With all the fresh fruits tempting us from over-stuffed bins, the backs of carts, hawked by people with big sacks in the streets, and served on heaping plates at local restaurants -- I finally succumbed and ate the fresh tomatoes. I couldn't resist them -- they were lush and warm and smelled so wonderful drizzled with olive oil and garlic, that I ate them before I even thought about whether it was a good idea. I followed them with pickled vegetables, and I sealed my fate.

The next morning, I' felt quite nauseous, but a healthy dose of Imodium and light breakfast and I was ok for the day. As long as I avoided food, it was fine. Anything ingested -- from the most benign piece of white bread to a glass of tea -- was distinctly bad. I lasted three full days out and about visiting the sites in Luxor before I succumbed and stayed in bed for the day. Luckily, it was our "free day" in Luxor, so Mark spent the day wandering around in town while I slept the whole time.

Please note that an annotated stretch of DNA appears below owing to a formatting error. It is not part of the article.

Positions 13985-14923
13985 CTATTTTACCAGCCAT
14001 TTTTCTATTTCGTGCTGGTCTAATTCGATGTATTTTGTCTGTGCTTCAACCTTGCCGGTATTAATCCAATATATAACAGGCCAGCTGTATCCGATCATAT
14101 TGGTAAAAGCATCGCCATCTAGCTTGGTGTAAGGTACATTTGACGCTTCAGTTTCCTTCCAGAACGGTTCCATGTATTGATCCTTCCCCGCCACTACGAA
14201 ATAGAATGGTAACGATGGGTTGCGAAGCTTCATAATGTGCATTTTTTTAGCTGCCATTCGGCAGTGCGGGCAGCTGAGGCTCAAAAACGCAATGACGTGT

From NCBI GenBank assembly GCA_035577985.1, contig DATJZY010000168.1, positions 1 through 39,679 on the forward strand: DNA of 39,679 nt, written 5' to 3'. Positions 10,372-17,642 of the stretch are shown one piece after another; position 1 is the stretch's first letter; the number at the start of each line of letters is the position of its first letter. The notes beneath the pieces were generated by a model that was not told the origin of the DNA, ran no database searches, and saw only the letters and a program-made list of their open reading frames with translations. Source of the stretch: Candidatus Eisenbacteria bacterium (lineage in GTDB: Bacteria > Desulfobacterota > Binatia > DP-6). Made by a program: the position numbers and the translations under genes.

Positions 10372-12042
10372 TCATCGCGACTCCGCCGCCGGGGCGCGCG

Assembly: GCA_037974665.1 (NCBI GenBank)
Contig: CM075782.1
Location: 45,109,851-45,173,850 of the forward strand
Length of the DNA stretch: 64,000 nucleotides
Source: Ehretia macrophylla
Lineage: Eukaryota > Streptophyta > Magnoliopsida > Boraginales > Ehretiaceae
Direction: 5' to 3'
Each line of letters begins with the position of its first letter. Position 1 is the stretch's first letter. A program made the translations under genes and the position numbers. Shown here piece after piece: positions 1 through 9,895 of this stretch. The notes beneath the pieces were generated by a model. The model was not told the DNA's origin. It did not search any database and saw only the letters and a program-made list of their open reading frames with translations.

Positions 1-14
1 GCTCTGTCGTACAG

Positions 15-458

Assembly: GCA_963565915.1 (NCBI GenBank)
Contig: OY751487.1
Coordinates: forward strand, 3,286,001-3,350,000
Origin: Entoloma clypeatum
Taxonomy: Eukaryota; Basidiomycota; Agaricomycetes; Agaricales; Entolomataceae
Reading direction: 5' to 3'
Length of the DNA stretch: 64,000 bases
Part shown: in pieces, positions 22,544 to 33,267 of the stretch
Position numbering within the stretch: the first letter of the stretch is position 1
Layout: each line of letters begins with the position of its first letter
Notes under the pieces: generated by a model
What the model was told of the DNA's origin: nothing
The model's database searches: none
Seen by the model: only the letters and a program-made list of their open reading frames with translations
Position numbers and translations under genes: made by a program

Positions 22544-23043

I should have known, though. I had plenty of warnings. Twenty years ago, when Mark's family visited Egypt, his mother spent three days in a german hospital with food poisoning from eating a salad in the 5-star hotel they were staying in. It's not that the food is bad, or that people take less care with things -- for the most part, delicate traveler stomach troubles are the result of "different" food and different bugs than we're used to. Traveling is stressful, jet lag messes you up, and you start eating different kinds of food -- no wonder nearly everyone gets sick at some point or another. Food (and sometimes utensils) are washed in water from the nile, which contains all sorts of things we shouldn't be eating. If you eat them avery day, you are used to them and you won't get sick...add them to our unexpected chemistries and it fells most tourists to Egypt at some time. I got sick drinking the water at our new house in Colorado for the first few weeks -- it had different stuff in it than the water in Minnesota, so it's not just travelers that are affected!